Tuesday, 3 December 2013

Love in a box

Christmas is upon us, a time of year I struggle with but put on a brave face for the kids. The season starts with some charity, before the onslaught of greed, excess and plain over-eating. Every year a friend of mine encourages us to fill a shoe box with presents for children less fortunate than ours. The local project is called 'Love in a box' - lorries take these shoe boxes from Sussex to countries all over Eastern Europe, there are emotional videos of the kids opening their presents on their website. It feels like a more personal sense of giving, rather than a tenner via the internet.

Every year we have the same arguments. Two shoe boxes, which my two children are encouraged to fill with some of their toys to give to poorer children who may not even have a mummy or a daddy. One shoe box is over flowing with gifts, from A - and the other is, well, empty.

"C'mon P, what about this teddy - imagine a little girl opening this on Christmas morning, don't you think she would like this teddy?" I cajole.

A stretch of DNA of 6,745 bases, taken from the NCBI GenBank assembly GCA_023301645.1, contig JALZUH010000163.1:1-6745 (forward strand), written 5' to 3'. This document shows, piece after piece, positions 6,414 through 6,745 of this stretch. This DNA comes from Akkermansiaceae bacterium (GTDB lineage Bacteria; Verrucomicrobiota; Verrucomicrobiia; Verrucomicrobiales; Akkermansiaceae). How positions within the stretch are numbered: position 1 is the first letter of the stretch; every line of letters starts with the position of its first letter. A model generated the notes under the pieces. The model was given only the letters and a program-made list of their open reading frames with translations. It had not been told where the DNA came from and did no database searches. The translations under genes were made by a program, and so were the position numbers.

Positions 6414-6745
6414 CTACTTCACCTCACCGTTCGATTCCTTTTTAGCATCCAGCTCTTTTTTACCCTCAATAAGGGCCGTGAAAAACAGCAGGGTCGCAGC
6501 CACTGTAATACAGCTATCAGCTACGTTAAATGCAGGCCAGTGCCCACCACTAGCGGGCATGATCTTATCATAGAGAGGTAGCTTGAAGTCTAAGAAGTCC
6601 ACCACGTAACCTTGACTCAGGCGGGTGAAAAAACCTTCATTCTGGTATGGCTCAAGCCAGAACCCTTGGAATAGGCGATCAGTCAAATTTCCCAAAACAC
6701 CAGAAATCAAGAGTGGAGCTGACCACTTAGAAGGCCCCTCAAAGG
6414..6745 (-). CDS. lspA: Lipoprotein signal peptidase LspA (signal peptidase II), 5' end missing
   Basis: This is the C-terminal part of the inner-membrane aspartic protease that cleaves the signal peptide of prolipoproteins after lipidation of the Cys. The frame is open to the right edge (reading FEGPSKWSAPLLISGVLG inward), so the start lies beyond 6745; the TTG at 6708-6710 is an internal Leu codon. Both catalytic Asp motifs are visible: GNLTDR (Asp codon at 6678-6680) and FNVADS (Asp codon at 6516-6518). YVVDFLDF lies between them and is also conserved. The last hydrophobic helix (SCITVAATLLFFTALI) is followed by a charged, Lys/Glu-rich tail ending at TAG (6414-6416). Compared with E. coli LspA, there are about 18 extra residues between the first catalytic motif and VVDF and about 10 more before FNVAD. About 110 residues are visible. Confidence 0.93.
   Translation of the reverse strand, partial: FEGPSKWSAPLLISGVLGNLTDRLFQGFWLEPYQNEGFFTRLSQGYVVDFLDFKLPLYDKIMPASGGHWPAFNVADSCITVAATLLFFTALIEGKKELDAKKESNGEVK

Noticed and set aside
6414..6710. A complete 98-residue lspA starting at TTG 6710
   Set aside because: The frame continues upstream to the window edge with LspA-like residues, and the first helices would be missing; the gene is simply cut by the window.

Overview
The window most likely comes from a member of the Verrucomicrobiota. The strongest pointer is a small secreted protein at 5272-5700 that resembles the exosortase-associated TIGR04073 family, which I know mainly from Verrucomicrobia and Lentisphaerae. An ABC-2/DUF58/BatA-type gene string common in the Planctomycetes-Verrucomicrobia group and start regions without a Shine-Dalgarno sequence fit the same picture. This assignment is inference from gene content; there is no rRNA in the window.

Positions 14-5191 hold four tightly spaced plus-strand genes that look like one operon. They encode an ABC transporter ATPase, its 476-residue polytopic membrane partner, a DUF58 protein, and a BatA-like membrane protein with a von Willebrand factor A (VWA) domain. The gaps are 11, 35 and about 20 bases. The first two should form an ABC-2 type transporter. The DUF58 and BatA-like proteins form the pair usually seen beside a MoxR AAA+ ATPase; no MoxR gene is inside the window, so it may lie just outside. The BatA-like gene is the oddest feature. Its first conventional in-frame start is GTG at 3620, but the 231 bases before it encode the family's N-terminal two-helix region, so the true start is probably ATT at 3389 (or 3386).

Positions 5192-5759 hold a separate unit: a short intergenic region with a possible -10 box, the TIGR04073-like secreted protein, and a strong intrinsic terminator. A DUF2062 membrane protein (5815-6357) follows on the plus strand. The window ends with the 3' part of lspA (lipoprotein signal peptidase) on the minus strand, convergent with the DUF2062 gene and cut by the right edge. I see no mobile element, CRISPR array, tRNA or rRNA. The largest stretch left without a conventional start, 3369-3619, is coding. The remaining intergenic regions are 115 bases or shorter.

"No, it's MIIIIIIIINE!" she wails, throwing herself and the teddy on her bed dramatically.

"What about this little bag? Or this dolly? Or a nice necklace?" I ask getting a little angry.

"NOooooooooooooooooo!" the sobs are loud and real, her cheeks streaked with tears.

We revisit the computer and show her all the children who have nothing and what this gift would mean to them. She doesn't get it. She's five. So I leave it at that. And when they are at school I do a mine sweep of their rooms and get a shoe box of goodies that any little girl would be happy to receive. I top the box up with some pens, sweets, hair accessories and stickers.

When they return from school they open the boxes, which I told them not to, and screamed and cried at the contents. The stuffed horse didn't make it to Romania, nor the plastic fairy, but we came to an agreement on the others.

Love in a box? Reluctance in a box is perhaps a little more accurate.

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